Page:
Even if she doesn't offer a definitive two paws up on certain songs, you might discover the right sounds make your cat calmer.
cat listening to music from a turntable
Credit: Mona Lo / EyeEm / Getty

Our feline friends are highly tuned-in to their environment, which is why their hiding spots are "do not disturb" zones. Some kitties also experience anxiety, often the result of having an illness, being in a new home as a recent rescue, or separation from their favorite humans

As cat-lovers, we'd try anything to help soothe our furballs, from planning extra extra bonding activities to letting them sleep on our head (if that's what they want) to leaving a playlist on when we're away. But do cats like music? It depends.  

What Kind of Music Do Cats Like? 

"While we have no way to determine if cats actually 'like' music, studies have shown that certain types of music lowers cats' stress (classical) while certain types raise it (heavy metal)," says Samantha Bell, cat behavior expert at Best Friends Animal Society. "So, we can say that classical music … makes cats feel happier." 

Some musicologists are exploring this concept even more. For example, composer David Teie created Music for Cats, a series of "cat-specific selections" featuring a classical music base with an added layer of pleasing, feline-familiar sounds, such as purring and suckling, to prompt relaxation. Other tracks include a smattering of bird chirps, whirring noises, and euphoric tones that might help energize even the most reclined feline.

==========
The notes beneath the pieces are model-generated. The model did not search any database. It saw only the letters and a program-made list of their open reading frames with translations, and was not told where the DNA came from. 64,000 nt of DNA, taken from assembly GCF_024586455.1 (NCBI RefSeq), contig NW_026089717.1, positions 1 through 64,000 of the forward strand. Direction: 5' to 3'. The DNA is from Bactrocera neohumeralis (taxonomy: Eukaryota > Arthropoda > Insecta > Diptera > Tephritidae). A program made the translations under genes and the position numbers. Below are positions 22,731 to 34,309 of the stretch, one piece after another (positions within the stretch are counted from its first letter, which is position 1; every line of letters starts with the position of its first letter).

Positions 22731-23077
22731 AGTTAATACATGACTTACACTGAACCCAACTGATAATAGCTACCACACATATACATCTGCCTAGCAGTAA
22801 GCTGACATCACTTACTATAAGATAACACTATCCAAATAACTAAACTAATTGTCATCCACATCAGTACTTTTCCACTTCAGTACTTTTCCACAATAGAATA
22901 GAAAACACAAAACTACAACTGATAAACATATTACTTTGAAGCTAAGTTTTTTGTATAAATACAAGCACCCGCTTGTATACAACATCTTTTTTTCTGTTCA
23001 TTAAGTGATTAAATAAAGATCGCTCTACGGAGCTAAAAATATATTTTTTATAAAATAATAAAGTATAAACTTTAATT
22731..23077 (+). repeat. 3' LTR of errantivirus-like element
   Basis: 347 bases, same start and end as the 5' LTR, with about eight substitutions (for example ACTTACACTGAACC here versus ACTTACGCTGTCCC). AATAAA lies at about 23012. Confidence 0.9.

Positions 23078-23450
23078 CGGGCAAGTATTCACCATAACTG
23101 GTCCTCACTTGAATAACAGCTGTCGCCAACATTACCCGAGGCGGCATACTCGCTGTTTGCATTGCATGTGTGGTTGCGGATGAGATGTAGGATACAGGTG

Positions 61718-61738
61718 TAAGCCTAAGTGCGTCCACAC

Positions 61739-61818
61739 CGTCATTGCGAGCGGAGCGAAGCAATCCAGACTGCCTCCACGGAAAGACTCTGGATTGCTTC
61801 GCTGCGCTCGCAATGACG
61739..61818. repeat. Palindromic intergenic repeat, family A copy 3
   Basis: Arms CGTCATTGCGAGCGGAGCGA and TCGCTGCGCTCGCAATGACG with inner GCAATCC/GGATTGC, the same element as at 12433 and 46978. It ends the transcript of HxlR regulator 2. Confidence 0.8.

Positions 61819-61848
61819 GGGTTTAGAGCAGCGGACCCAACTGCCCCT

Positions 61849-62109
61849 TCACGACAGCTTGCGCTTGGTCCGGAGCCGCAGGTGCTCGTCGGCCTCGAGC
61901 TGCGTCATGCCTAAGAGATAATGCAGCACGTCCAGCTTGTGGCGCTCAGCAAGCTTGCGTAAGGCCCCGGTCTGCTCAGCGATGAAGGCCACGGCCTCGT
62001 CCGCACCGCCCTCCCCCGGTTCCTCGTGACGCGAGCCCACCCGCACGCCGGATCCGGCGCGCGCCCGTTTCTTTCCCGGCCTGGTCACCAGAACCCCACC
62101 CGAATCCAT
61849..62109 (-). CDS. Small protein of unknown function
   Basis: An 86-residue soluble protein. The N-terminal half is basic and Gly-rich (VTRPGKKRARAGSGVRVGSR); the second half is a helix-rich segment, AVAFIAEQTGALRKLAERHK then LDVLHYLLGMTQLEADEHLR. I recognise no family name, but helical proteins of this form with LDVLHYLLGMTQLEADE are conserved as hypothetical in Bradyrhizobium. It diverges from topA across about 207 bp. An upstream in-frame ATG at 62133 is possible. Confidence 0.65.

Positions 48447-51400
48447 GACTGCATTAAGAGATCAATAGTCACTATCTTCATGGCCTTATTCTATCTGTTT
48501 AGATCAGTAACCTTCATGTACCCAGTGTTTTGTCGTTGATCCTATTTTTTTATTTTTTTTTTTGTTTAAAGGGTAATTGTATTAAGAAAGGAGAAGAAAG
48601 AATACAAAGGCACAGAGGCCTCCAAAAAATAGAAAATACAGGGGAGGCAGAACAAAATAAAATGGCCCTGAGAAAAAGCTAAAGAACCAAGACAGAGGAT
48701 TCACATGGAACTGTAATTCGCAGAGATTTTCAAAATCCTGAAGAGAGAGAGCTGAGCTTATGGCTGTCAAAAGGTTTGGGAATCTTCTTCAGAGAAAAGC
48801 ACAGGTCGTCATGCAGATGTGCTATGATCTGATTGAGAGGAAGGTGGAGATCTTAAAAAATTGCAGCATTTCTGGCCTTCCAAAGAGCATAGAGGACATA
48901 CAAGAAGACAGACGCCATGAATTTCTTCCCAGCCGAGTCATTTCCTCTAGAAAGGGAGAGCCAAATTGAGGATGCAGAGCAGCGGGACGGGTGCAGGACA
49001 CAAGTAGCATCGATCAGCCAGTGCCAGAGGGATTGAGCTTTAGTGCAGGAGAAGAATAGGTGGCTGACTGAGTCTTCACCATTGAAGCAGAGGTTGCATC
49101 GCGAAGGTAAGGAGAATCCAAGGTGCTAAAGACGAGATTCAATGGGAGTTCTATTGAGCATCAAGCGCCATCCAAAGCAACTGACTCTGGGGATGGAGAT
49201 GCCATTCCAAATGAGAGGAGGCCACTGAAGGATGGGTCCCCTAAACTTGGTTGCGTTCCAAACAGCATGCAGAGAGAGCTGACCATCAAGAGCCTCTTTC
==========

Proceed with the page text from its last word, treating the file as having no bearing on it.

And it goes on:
To the human ear, a soundtrack like this might not seem that refined, but apparently cats know the difference. Teie, a cellist with the National Symphony Orchestra, partnered with researchers at the University of Wisconsin-Madison to consider how cats' hearing differs from ours—and why that matters—before developing music for cats.

In 2015, the results from an independent study with the university indicated that "cats showed a significant preference for and interest in species-appropriate music." In 2019, another study conducted by the Louisiana State University School of Veterinary Medicine concluded that "cat-specific music may benefit cats by decreasing the stress levels and increasing the quality of care in veterinary clinical settings." 

How Music May Help Your Cat

Bell says when she works with shy cats in a shelter setting, she uses selections from Music for Cats as a cue to indicate the upcoming interaction won't be a frightening one.

"Cats in shelters are often only approached for cage cleaning and administering medicine, causing a distrust and fear of humans. I play 'Music for Cats' to help build their confidence and trust in humans," she adds. "They hear this special music and know only good things are about to happen, which helps them to trust." 

One way to determine if your cat likes music and how they respond to it is to play classical tracks as a cue to get them in the mood for an upcoming activity. For instance, put on a bright and bouncy classical number when it's playtime or during bird viewing out the window. Later, turn on slow, gentle classical strains before settling down in the evening. 

But to really tune in to your kitty's preferences and curious nature, give the species-specific selections a spin, too. In addition to Music for Cats, Teie also worked with the streaming music service Spotify to create a pet playlist for kitties featuring some of his principles called Mellow Meowsic. Another organization, Relax My Cat, designs various playlists of cat music, too. Some cater to felines with anxiety, others are for new kittens or to provide a more calming atmosphere during thunderstorms. 

Who knows? Cat music might become another important avenue of communication to share with your sweet and sensitive kitty. 

Additional reporting by Jennifer Nelson.